20 June 2014 by

Stairway to Heaven – will Led Zeppelin look to laches for a defence?

Led Zeppelin are no strangers to legal action – previous claims for breach of copyright have led to a sharing of song-writing credits on a number of their songs, including “Whole Lotta Love” and “Dazed and Confused”.   So it may not come as a surprise that their most famous song, “Stairway to Heaven” (released in 1971) has recently become the subject of fresh claims for breach of copyright.  Randy California, the late guitarist of 60s rock outfit Spirit, has long since claimed that the opening guitar riff in “Stairway to Heaven” is actually lifted from their 1968 song, “Taurus”, and proceedings have now been issued in the USA, in the lead up to the re-release of Led Zeppelin’s fourth untitled album, usually referred to as Led Zeppelin IV (and on which “Stairway to Heaven” appears).

The representatives of Spirit are seeking to obtain an injunction to delay the release of Led Zeppelin IV, a song-writing credit, and damages for infringement of copyright.  If the latter claim is successful then the group would receive a portion of the substantial publishing and performance royalties the song has generated, reportedly in excess of $550m, and whilst digital re-masters of Led Zeppelin’s other albums were re-released on 6 June 2014, the result of the proceedings is that re-release date for Led Zeppelin IV remains to be confirmed.

Whilst the proceedings have been issued outside the UK jurisdiction, some of the legal issues that arise are relevant to how any such claim might be addressed here in the UK.  In particular, it has been suggested that Led Zeppelin may rely on the doctrine of laches as a defence, which is legal doctrine available in both jurisdictions.  In essence, it is a time related defence affording the defendant a complete defence in circumstances where the claimant has unduly delayed making the claim.

There are two important points to consider when assessing whether or not the doctrine of laches is available:

  •  Is the claim of a type to which the doctrine of laches can be applied?  

The Limitation Act 1980 provides statutory time frames within which certain claims must be issued and its purpose is to prevent potential claims existing ad infinitum.  If the claim being made does not have a statutory time period or the remedy sought is only available in equity (for example a claim for an injunction or order for specific performance) then the doctrine of laches is the only defence available that relates to time and delay on the part of the claimant.  In Led Zeppelin’s case, the claim for damages for the infringement of copyright has a 6 year limitation period as it is, in essence, a claim for breach of statute arising out of the Copyright, Designs and Patents Act 1988. As such, if Spirit had brought their claims in the UK Led Zeppelin might be able to rely on a limitation defence in respect of the copyright infringement and associated damages.  However, this would not be so when defending Spirit’s claim for an injunction and for a song-writing credit (which would be achieved by obtaining an order for specific performance), and it is here that the doctrine may be deployed to the advantage of Led Zeppelin.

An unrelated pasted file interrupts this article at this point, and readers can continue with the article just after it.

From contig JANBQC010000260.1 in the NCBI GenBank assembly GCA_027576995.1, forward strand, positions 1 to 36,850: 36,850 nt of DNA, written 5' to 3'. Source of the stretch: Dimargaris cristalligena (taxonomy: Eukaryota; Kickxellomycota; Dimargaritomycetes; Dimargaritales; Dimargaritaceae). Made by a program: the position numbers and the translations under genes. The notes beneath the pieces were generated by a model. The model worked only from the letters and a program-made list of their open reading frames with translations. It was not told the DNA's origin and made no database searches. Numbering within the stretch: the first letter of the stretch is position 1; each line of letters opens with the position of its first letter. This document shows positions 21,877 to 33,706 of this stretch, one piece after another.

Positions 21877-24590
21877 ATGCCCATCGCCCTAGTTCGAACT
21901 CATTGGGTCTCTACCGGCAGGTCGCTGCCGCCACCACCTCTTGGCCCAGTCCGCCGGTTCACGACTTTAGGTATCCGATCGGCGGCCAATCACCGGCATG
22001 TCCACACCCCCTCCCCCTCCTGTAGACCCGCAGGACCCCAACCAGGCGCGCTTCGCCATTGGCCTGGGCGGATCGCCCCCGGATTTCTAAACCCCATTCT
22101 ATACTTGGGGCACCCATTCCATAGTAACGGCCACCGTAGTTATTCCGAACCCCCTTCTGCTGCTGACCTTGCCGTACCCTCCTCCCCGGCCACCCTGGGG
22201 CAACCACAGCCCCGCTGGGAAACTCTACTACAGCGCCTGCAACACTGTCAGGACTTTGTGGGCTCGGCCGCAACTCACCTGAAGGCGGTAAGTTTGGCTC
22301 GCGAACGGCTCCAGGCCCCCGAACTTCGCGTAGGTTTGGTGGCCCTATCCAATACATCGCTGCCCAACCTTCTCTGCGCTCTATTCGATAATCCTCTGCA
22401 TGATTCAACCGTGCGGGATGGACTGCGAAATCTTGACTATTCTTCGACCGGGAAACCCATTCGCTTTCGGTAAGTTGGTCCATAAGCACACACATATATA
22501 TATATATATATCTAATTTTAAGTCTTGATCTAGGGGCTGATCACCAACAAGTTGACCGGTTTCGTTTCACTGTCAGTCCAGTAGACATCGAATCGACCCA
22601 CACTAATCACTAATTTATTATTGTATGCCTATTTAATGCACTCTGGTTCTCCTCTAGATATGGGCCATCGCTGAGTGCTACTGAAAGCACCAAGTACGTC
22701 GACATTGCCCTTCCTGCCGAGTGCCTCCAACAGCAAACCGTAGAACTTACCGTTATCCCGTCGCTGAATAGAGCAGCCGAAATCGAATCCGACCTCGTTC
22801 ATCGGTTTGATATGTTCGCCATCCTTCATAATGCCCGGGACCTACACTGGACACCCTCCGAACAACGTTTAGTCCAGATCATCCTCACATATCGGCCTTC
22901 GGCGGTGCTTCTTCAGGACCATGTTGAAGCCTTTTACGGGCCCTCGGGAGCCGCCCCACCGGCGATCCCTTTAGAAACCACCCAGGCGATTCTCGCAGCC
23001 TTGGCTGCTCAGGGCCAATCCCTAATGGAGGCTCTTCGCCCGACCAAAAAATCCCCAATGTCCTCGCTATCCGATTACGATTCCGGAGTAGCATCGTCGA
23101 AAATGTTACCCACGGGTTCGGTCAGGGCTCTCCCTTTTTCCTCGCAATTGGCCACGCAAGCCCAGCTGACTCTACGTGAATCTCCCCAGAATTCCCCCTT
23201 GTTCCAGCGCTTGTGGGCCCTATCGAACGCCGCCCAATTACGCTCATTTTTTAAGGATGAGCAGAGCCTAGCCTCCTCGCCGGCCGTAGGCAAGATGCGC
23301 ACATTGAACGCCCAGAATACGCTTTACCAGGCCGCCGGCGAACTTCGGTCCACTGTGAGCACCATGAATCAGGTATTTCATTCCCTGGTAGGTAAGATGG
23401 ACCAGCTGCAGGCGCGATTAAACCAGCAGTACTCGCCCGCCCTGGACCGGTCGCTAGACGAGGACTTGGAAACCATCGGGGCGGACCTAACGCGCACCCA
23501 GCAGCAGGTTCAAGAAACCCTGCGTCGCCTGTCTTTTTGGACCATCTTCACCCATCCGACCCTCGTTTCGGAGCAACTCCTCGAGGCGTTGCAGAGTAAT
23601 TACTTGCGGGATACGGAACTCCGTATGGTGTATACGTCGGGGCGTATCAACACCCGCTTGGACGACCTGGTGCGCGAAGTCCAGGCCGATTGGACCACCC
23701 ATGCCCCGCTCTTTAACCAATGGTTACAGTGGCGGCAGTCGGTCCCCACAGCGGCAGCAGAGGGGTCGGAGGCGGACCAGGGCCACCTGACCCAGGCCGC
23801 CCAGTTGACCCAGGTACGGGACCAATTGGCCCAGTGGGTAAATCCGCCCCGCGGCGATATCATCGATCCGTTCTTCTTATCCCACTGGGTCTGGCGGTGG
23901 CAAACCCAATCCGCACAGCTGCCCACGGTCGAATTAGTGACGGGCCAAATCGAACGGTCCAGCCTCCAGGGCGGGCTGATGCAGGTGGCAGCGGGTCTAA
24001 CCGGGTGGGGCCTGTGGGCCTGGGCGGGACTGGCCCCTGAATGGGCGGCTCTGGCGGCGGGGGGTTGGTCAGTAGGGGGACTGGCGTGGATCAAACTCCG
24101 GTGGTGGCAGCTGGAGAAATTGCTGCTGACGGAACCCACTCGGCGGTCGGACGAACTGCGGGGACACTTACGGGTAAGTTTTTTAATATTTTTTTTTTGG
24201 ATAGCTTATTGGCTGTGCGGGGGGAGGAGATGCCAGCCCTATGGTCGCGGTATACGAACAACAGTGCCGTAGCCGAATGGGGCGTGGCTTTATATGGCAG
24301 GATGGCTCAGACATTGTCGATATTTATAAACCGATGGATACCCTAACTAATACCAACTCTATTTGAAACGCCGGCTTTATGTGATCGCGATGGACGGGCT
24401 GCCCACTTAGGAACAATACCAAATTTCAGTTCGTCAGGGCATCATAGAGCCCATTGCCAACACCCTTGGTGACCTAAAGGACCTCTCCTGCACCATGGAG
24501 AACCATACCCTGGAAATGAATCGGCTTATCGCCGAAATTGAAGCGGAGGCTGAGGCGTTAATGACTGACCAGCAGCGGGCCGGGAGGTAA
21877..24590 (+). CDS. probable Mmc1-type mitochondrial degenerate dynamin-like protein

• Is the test for the doctrine of laches met?

There are two questions that the court will ask in order to establish whether or not the doctrine of laches is available as a defence:

(i)                  Was there undue delay in Spirit making their claims? and

(ii)                Is it unfair to allow Spirit the remedy that they seek because the delay can either be regarded as a waiver of their right to pursue the remedy, or because it would put Led Zeppelin at a disadvantage as a consequence of the delay.

If the test were applied in the English courts then a number of factors will be taken into account, including the extent of and reasons for the delay, the subject matter of the claim, and the extent of the Claimant’s knowledge.  It is of note that in this case, Randy California made public comments about his claims as early as 1997, before he passed away, and it is alleged that the alleged act of infringement would have taken place as early as 1970 when the two bands played at a number of the same festivals; the implication being that the claims could have been brought some time ago.  Whilst the representatives of California’s estate of Spirit have said that the delay in bringing the claims was largely due to a lack of financial resources, the impending release of Led Zeppelin IV (and the undoubtedly significant future revenue that would be generated for the estate if a song-writing credit was awarded prior to its release) would suggest that their timing may have been driven by other factors.

An important general point to note is that the doctrine of laches is an equitable remedy and is the practical application of the maxim “equity aids the vigilant, not the negligent”.  If you believe that there is a potential breach of your intellectual property rights and it is necessary to seek a remedy from the court that either compels the infringing party to stop or to carry out a specific action, then you must take the necessary action without delay.

If you have any questions regarding the above article or require advice on any other intellectual property matter please contact Marc Thurlow at marcthurlow@boltburdon.co.uk or call 020 7288 4768 or Simon Bishop at simonbishop@boltburdon.co.uk or call 020 7288 4797

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